Chapter 14

Quinlan Terry and Richard Rogers:

FROM Brentwood Cathedral TO the Lloyds Building


David Thistlethwaite

Brentwood Cathedral and the Lloyds Building

The abiding impression of Brentwood is of a humble, not very consistent building, with some disturbing anomalies, yet with one foot in heaven. Walking away from it in the autumn sunlight, I was not sure I would risk it in the architectural boxing-ring with something like the Lloyds Building: it was too English in its cheerful improvisations, not robust enough in style. Yet although its classical assertions looked likely to evaporate as one's modern X-ray vision thought of steel roof-structures within, it enclosed a space which has a sense of permanence, and a real engagement with the users, at both a practical and spiritual level.

Brentwood Cathedral - Main Entrance Soon after, I went for a brief visit to its ideological rival in London. Only the exterior of the Lloyds Building is open to view. Perhaps, like the Pompidou Centre, the exterior is the main draw. I approached it in the gathering gloom of a rainy November afternoon. It presented a spectacle of tiny lights, of movement in and out, up and down, of emerging concrete pillars with chunky connections rising to great heights, of cliffs of obscured-glass windows, linked by slender networks of tensioned steel around the frames. It had scale and grandeur, but felt forbidding, excluding to the outsider, indicating a private world of great power. It had a strong sense of place: it was somewhere, rather than nowhere; one felt overshadowed by a presence.

With its external lifts rising and falling, in which tiny figures can be seen, depositing themselves on different floors, the strongest sense the building gives is of a gigantic, futuristic machine. It is as if some quite unbelievable film has come to life, and people really have become robots. In scale it is like a rocket-gantry, big enough for its world completely to fill the view, at close-quarters, and to become the world. Entrances and ramps on all sides seem designed to attract (the privileged) in, to draw them into the process. Organisation had come alive. People had become its bloodstream.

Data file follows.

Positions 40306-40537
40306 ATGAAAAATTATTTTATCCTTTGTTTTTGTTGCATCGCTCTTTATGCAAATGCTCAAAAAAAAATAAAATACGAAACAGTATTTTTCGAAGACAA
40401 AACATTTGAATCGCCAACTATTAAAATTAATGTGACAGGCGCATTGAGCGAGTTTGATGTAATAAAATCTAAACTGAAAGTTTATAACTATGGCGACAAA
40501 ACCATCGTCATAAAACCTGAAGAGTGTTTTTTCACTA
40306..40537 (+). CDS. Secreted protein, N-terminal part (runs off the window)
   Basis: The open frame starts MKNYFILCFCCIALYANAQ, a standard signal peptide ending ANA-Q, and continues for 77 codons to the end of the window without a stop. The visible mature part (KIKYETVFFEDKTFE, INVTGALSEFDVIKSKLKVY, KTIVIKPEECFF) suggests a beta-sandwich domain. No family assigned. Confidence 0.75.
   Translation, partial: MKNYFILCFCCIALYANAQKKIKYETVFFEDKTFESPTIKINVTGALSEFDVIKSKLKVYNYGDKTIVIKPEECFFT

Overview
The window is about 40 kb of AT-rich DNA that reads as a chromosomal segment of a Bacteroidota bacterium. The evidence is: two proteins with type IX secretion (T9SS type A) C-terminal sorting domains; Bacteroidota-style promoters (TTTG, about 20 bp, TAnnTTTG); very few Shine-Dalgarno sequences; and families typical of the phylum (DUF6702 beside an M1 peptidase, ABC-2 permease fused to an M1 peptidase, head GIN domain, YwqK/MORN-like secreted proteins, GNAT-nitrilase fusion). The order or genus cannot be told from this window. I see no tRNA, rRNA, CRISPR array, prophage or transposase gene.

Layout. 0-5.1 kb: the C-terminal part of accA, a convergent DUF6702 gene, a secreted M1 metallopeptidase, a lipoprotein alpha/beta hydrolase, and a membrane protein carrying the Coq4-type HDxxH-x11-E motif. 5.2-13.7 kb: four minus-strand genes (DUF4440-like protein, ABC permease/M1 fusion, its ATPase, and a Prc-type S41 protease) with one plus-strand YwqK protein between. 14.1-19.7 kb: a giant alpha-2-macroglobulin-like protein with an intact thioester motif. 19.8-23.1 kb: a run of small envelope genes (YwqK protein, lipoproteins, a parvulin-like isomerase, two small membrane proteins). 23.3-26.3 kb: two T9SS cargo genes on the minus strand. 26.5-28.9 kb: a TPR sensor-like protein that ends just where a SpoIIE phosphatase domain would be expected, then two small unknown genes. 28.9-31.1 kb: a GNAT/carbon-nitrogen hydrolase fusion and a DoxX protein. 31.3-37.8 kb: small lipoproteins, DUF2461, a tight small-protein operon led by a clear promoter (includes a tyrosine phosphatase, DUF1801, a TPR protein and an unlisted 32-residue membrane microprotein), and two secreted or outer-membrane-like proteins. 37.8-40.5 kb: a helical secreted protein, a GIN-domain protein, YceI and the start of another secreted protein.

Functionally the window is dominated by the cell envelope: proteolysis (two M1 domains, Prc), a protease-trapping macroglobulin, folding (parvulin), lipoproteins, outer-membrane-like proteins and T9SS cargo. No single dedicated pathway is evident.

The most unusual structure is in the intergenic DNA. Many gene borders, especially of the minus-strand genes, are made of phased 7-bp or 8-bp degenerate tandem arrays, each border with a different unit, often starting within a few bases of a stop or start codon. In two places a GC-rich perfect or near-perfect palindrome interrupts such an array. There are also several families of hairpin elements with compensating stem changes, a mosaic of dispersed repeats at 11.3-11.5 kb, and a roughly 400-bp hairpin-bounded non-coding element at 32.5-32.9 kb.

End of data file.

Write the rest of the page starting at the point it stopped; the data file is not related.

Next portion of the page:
After the initial impression, I stood under the opening of the adjacent covered Leadenhall Market, and tried to recover myself. Who was I in relation to this concrete, glass and steel hive? Was I myself a bee or a man? Yet why was it so magnetic, if I had no wish to be part of it? What sort of creation could have this power?

Another Kind of Power: the Lloyds Building

Trying to think soberly about it, the Lloyds Building's most obvious feature is that it is inside out. Like the Pompidou Centre, it wears its innards on the outside. Its intestines, lungs and other organs are displayed outside the skin, which encloses a clear space inside. One could liken it, at least structurally, to Gothic cathedrals, which sometimes have a forest of buttresses outside and have their main public face, the clear planes of the choir clerestory, inside. Rogers has made much of the structure visible, and the sense of being able to experience the thrusts and tensions which uphold this vast building contribute to the visual drama. But it differs from a Gothic building in a significant respect. With a mediaeval cathedral, you know where the boundaries are. You know where the outside ends and the inside begins. The buttresses support clear walls. The Rogers building is a mass of interpenetrating elements with no clear plane for the wall. One feels simultaneously inside, involved with all these elements of pipe, window, lift and stairway, and outside. You do not have the choice, as with most buildings, to stay strictly outside. Here, as you watch lifts rise and fall, and follow ramps entering and emerging with your eye, you feel drawn into involvement.

The inside-outness has certain powerful consequences. The least expected one, even when one has seen the Pompidou Centre, is that it is strangely accommodating to the buildings, old and new, around it. We read that Rogers took great care with the street elevations. That is hard to judge, because there is nothing discernably picturesque in the composition. What seems as significant, is that a facadeless building offers no competition to the surrounding edifices. It is more like another order of being, a tree, which likewise has masses and depths, with no clear outline, complementing the definiteness of 'normal' buildings with its soft edges. Paradoxically, given its immense displays of strength, the Lloyds Building is feminine and receptive, with some of the qualities of nature. We 'read' it differently to the neo-Georgian, not to say neo-Egyptian, blocks surrounding.

Feminine Receptiveness